[Skip to Content]
Access to paid content on this site is currently suspended due to excessive activity being detected from your IP address 54.163.92.62. Please contact the publisher to request reinstatement.
[Skip to Content Landing]
Article
May 3, 1995

Smoking, Alcohol, and Neuromuscular Function in Older Women

Author Affiliations

Washington College Chestertown, Md

JAMA. 1995;273(17):1334. doi:10.1001/jama.1995.03520410027018
Abstract

To the Editor.  —Dr Nelson and colleagues1 report that in a multicenter study of almost 10 000 women across the United States, smokers showed a reliable loss of agility, strength, and integrative physical function even when such factors as age, history of stroke, body mass index, physical activity, and alcohol use were controlled. They go on to state that the physical performance deficit for an elderly smoker is roughly equivalent to the decline associated with an additional 5 years of age, and that amount of smoking is related to amount of performance decline. These last two observations indicate that the tobacco-related decline in physical performance is both clinically relevant and dose related.Although their data are important in their own right, their work takes on additional relevance when the question of tobacco's effects on performance is viewed globally. We know, for instance, that risk of vehicular accident (expressed as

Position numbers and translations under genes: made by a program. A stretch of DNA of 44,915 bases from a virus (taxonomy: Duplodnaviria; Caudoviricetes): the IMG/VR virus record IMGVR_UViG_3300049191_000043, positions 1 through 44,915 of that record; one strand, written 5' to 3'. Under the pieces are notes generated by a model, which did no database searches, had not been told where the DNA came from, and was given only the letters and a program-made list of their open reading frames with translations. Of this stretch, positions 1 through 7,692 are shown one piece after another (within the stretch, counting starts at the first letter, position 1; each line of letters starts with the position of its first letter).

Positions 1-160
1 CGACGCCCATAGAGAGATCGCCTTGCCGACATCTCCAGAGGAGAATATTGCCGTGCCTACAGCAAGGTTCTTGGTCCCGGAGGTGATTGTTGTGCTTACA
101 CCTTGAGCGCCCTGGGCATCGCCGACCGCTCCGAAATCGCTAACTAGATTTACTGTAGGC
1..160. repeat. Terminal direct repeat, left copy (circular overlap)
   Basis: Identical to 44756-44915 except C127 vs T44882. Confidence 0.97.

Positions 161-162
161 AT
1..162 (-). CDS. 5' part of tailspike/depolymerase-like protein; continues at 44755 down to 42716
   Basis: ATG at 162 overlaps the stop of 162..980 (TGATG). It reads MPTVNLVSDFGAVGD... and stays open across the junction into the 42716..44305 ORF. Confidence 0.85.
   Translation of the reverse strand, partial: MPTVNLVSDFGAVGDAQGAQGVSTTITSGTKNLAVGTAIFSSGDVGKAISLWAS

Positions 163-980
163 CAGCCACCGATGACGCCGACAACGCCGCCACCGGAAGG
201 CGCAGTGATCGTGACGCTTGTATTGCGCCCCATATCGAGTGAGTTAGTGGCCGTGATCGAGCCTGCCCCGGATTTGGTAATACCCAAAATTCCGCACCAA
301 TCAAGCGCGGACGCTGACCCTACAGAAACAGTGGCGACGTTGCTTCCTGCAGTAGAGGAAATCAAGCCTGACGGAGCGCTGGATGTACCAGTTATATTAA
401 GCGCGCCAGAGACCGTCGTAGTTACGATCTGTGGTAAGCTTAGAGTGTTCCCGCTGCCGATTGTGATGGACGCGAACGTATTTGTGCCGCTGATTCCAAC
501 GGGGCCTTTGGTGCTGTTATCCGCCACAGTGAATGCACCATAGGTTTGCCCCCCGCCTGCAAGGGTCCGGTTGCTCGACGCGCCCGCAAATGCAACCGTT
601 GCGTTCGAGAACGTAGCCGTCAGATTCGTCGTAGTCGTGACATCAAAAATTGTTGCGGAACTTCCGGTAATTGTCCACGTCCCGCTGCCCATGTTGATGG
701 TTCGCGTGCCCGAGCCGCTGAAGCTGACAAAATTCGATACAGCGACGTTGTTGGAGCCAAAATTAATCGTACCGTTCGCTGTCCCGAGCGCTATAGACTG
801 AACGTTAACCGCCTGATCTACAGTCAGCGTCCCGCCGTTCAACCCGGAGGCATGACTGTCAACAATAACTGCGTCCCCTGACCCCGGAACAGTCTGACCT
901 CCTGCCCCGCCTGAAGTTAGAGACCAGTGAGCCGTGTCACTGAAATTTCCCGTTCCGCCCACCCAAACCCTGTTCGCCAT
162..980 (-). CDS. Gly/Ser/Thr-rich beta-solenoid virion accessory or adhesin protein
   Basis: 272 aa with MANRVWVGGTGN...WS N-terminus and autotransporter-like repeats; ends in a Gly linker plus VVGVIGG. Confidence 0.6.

First Page Preview View Large
First page PDF preview
First page PDF preview
×